As a data-driven enterprise, ING is heavily investing in big data, analytics, and stream processing. As in many other enterprises, ING deals with a large variety of data sources. Some are responsible for primary processes, while others are used to improve the quality of the service and keep internal operations going on smoothly. The amount of data that must be handled goes beyond the computing performance of single machines, and vertical scalability is hardly an option.
An important building block in ING’s analytics architecture is a state-of-the-art data lake, built with Hadoop and Spark. The data lake replaces several enterprise data warehouses and is the central repository for all types of data, supporting various types of queries for our stakeholders’ demands: batch, real-time, and both large and small datasets. Key elements of ING’s data lake include RESTfull APIs, secured and managed access to big data storage and processing, and real-time streaming analytics. Data is handled more often than not as streams, and ING works with Kafka and streaming computing (Spark, Flume, and Flink) to provide faster, more reactive, and up-to-date user experiences and journeys. In addition, machine learning (MLlib, H2O.ai, Python, and R) aids traditional SQL analytics to provide better insight when it comes to operational excellence, business processes, marketing, and security applications.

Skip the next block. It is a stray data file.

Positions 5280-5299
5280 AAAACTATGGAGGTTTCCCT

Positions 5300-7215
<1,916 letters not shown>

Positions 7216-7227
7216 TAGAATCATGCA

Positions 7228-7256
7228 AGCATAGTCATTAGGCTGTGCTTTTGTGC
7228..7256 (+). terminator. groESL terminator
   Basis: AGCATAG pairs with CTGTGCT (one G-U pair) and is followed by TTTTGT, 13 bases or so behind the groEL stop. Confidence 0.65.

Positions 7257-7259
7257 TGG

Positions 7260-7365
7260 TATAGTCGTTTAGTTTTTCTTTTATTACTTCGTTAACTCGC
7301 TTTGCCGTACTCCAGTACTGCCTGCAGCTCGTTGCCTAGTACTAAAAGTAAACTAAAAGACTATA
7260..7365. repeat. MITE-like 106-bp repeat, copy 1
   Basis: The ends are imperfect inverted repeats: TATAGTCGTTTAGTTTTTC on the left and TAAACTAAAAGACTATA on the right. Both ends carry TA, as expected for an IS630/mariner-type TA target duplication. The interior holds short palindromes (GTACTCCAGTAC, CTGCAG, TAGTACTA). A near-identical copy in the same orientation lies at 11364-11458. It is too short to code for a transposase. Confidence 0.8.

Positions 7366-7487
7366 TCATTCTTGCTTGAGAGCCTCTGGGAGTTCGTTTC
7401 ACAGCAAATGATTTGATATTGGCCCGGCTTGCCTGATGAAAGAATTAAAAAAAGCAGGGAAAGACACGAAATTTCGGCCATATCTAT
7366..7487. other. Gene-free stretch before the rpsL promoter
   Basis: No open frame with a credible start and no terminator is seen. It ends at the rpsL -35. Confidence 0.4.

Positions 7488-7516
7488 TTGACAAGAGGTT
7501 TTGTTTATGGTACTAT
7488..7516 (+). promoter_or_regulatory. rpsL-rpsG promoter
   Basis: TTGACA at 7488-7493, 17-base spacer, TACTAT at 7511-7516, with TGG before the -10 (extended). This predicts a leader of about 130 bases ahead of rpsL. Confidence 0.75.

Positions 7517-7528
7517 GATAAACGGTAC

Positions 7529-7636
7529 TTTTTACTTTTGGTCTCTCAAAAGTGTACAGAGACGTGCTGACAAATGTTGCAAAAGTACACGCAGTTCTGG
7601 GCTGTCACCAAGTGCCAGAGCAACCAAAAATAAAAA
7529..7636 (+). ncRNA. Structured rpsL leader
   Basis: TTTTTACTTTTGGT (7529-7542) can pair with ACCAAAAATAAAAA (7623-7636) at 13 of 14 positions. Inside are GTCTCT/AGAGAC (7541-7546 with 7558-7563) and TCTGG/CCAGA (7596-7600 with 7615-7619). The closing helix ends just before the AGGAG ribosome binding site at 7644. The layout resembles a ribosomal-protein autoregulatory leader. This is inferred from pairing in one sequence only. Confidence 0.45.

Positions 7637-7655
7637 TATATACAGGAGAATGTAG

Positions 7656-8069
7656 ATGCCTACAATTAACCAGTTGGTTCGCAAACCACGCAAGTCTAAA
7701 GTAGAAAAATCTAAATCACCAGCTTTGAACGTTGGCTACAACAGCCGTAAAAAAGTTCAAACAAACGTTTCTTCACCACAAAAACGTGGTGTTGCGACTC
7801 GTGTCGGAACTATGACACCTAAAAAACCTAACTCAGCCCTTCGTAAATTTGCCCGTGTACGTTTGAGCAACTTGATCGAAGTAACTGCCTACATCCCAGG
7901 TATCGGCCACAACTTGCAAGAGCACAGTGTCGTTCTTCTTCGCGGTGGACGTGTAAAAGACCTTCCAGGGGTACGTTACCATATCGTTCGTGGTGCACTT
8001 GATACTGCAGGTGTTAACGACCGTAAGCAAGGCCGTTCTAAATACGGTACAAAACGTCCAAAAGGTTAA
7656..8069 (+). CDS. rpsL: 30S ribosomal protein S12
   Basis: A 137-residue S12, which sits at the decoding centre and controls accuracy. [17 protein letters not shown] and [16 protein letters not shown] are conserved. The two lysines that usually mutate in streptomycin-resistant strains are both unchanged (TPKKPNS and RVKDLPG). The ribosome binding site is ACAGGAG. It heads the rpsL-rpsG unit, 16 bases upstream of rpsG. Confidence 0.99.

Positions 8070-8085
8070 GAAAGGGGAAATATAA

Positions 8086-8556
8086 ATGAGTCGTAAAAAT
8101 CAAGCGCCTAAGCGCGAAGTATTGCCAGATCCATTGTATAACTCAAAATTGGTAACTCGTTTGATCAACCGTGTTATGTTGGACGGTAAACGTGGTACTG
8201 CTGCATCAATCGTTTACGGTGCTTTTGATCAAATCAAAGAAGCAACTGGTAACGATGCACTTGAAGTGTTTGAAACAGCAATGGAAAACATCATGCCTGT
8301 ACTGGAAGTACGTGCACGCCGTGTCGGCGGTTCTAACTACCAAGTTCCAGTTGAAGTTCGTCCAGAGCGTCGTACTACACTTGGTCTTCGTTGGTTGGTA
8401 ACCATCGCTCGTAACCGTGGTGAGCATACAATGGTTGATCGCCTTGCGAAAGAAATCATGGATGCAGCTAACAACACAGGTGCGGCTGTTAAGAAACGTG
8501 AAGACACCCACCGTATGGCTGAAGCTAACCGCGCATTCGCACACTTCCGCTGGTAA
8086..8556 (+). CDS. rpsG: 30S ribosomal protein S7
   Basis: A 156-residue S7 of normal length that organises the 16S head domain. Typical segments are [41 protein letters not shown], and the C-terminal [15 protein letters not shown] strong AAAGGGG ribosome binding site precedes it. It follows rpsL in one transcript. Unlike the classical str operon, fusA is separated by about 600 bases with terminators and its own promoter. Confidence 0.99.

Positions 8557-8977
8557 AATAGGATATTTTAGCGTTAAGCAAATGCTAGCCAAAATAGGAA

Bas Geerdink shares three use cases at ING that have a streaming data source at their core—the “look ahead” feature for predicting account balances, the actionable insights engine, and the fraud detection system—and discusses their respective architectures and technology. All software is currently in production, running with modern tools such as Kafka, Cassandra, Spark, Flink, and H2O.ai.
Bas Geerdink is a programmer, scientist, and IT manager at ING, where he’s responsible for the fast data systems that process and analyze streaming data. Bas has a background in software development, design, and architecture with broad technical experience from C++ to Prolog to Scala. His academic background is in artificial intelligence and informatics. Bas’s research on reference architectures for big data solutions was published at the IEEE conference ICITST 2013. He occasionally teaches programming courses and is a regular speaker at conferences and informal meetings.
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